High-tech paradox in Britain – solar panels are afraid of the Sun!

11:06 25.06.2023 •

It’s too hot in Britain for guardsmen and solar panels.
Photo: Western Standard

“Britain fires up coal plant as solar panels suffer in hot weather.” “Rush to turn on air conditioning during heatwave causes spike in demand for electricity.” These are the titles of article at British “The Telegraph”.

The more solar panels there are in England, the less efficiently they work in sunny weather. Pradox!

Britain has started burning coal to generate electricity for the first time in a month and a half, after the heatwave made solar panels too hot to work efficiently.

The National Grid turned to coal to generate electricity as a rush to turn on air conditioning and fans across the country during the heatwave led to a spike in demand.

High temperatures over the weekend also reduced the amount of energy generated from solar panels.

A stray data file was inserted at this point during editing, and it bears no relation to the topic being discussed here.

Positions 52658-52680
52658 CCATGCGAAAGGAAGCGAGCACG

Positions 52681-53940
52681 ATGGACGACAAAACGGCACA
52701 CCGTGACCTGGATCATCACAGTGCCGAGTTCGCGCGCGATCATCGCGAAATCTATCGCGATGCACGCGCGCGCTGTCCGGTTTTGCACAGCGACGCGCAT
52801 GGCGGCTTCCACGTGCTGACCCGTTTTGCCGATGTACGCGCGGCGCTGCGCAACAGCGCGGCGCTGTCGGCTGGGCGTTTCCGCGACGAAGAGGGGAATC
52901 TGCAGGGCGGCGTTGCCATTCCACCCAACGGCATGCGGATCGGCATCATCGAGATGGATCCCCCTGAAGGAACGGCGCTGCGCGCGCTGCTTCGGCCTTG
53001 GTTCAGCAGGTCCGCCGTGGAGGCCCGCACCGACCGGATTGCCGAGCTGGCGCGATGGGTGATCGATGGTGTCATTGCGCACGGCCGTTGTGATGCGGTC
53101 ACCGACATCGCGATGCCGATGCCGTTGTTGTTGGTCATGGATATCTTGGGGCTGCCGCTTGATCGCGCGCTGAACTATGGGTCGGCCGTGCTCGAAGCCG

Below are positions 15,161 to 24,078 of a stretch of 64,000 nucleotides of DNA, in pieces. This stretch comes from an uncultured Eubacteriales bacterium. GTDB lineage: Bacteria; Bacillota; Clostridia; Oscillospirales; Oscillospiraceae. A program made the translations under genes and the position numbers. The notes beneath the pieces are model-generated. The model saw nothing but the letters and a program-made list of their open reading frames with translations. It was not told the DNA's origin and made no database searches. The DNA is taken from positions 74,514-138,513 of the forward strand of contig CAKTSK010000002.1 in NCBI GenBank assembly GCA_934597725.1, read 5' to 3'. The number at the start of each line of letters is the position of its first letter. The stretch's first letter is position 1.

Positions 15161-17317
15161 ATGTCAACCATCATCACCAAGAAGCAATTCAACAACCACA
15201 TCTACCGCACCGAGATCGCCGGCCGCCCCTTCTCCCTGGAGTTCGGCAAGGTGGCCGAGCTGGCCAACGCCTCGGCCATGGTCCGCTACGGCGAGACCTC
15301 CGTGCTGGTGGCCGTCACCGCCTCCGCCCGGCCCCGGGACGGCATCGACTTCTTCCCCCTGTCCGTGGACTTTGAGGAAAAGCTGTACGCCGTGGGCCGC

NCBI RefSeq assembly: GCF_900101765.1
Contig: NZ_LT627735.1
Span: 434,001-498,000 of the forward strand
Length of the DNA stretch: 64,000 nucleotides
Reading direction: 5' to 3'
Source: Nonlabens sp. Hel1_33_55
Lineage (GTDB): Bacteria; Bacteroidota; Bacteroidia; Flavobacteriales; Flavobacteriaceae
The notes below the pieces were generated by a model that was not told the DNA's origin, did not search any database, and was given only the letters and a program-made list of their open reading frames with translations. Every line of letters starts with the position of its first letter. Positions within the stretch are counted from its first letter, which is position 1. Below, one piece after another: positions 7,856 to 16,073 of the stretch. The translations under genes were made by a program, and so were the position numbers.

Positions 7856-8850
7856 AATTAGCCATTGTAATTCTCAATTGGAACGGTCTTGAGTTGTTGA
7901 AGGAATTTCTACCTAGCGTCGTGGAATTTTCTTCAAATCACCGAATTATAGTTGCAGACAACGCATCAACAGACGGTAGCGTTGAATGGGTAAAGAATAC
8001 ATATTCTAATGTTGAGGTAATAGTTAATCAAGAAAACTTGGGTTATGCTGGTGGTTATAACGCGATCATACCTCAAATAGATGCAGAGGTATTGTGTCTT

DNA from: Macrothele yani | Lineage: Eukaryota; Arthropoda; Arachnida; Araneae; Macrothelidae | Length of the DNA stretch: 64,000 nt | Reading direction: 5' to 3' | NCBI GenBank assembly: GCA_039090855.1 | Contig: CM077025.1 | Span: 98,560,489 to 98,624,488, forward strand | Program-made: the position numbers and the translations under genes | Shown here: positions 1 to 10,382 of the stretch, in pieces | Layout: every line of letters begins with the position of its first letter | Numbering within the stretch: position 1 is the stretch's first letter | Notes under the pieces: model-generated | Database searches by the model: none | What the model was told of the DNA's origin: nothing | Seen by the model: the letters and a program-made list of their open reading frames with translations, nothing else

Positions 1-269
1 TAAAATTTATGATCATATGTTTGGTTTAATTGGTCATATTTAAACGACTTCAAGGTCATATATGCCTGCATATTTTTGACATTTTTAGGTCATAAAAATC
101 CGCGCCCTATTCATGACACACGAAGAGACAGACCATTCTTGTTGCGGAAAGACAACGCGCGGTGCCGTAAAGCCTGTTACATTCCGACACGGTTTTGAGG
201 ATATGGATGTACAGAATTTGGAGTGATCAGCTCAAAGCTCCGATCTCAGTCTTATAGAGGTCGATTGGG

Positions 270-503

Solar panels are tested at a benchmark of 25C. For every degree rise in temperature above this level, the efficiency is reduced by 0.5 percentage points.

The temperature level refers to the solar cell temperature, rather than the air temperature. In direct sunlight, the cells can easily reach 60 or 70 degrees.

Alastair Buckley, professor of organic electronics at the University of Sheffield, said: “Compared with a cool cloudy day, the cells might be a maximum of 25pc less efficient.”

Members of the public were advised to keep their phones charged in case of power cuts.

Octopus Energy called for the National Grid to introduce a permanent scheme to reward customers for using less energy at peak times in order to reduce dependence on coal.

Nearly 700,000 Octopus smart meter users received £5.4m under its Savings Session trial over winter, where customers were paid to use less power than they otherwise normally would during peak times.

Octopus said its scheme shifted 1.86Gwh of electricity demand to times of less stress on the network – the equivalent of stopping two million washing machine runs.

…Candles will soon become the most popular commodity in the UK…


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